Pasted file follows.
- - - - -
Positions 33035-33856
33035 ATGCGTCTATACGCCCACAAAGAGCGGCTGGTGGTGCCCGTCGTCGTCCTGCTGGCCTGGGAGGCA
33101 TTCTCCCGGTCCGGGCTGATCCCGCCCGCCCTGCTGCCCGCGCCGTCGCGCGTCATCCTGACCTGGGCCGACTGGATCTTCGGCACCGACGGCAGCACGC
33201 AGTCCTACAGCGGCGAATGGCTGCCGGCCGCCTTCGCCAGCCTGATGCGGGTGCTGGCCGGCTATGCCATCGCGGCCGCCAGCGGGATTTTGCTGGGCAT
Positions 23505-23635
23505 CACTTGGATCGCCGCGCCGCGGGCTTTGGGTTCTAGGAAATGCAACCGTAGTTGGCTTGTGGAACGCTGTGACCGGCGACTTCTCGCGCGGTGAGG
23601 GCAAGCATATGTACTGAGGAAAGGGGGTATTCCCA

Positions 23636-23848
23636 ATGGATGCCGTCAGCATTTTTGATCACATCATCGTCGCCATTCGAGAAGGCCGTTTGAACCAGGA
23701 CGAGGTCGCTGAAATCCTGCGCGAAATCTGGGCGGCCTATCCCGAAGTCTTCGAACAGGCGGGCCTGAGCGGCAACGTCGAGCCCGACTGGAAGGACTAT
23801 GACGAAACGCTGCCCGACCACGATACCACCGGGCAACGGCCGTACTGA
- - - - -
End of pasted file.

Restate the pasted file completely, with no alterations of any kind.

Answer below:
Positions 33035-33856
33035 ATGCGTCTATACGCCCACAAAGAGCGGCTGGTGGTGCCCGTCGTCGTCCTGCTGGCCTGGGAGGCA
33101 TTCTCCCGGTCCGGGCTGATCCCGCCCGCCCTGCTGCCCGCGCCGTCGCGCGTCATCCTGACCTGGGCCGACTGGATCTTCGGCACCGACGGCAGCACGC
33201 AGTCCTACAGCGGCGAATGGCTGCCGGCCGCCTTCGCCAGCCTGATGCGGGTGCTGGCCGGCTATGCCATCGCGGCCGCCAGCGGGATTTTGCTGGGCAT
Positions 23505-23635
23505 CACTTGGATCGCCGCGCCGCGGGCTTTGGGTTCTAGGAAATGCAACCGTAGTTGGCTTGTGGAACGCTGTGACCGGCGACTTCTCGCGCGGTGAGG
23601 GCAAGCATATGTACTGAGGAAAGGGGGTATTCCCA

Positions 23636-23848
23636 ATGGATGCCGTCAGCATTTTTGATCACATCATCGTCGCCATTCGAGAAGGCCGTTTGAACCAGGA
23701 CGAGGTCGCTGAAATCCTGCGCGAAATCTGGGCGGCCTATCCCGAAGTCTTCGAACAGGCGGGCCTGAGCGGCAACGTCGAGCCCGACTGGAAGGACTAT
23801 GACGAAACGCTGCCCGACCACGATACCACCGGGCAACGGCCGTACTGA